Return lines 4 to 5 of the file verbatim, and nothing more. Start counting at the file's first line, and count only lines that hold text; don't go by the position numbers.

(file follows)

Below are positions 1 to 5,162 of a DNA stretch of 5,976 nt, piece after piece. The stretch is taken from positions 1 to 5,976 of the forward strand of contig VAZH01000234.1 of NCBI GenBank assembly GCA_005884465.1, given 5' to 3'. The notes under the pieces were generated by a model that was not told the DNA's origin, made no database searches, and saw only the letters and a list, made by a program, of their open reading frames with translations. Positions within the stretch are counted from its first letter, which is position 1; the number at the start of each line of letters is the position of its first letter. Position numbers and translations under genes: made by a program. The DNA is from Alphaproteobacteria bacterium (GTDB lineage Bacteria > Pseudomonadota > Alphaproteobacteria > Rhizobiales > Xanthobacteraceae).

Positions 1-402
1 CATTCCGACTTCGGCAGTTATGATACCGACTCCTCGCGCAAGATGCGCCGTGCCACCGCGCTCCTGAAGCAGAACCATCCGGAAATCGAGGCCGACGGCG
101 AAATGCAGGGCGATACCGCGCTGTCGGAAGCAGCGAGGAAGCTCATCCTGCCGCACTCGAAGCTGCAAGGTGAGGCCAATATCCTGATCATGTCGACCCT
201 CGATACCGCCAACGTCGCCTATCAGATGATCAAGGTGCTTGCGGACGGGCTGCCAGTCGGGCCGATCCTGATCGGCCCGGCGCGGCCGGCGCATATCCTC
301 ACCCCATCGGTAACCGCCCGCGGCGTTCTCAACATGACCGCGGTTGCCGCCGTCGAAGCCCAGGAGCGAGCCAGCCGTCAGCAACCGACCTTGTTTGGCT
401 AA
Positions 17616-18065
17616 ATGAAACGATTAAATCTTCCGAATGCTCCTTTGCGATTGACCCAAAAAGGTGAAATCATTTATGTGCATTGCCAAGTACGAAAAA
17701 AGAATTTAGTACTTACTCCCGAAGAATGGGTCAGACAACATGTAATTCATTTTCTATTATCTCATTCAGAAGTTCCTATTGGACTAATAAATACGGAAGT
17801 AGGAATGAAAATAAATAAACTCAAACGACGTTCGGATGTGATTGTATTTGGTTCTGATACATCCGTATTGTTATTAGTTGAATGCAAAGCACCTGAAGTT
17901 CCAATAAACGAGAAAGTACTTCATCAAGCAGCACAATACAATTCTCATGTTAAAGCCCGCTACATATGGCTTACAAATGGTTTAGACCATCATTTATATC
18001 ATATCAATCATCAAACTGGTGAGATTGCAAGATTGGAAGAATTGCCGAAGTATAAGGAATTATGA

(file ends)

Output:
101 AAATGCAGGGCGATACCGCGCTGTCGGAAGCAGCGAGGAAGCTCATCCTGCCGCACTCGAAGCTGCAAGGTGAGGCCAATATCCTGATCATGTCGACCCT
201 CGATACCGCCAACGTCGCCTATCAGATGATCAAGGTGCTTGCGGACGGGCTGCCAGTCGGGCCGATCCTGATCGGCCCGGCGCGGCCGGCGCATATCCTC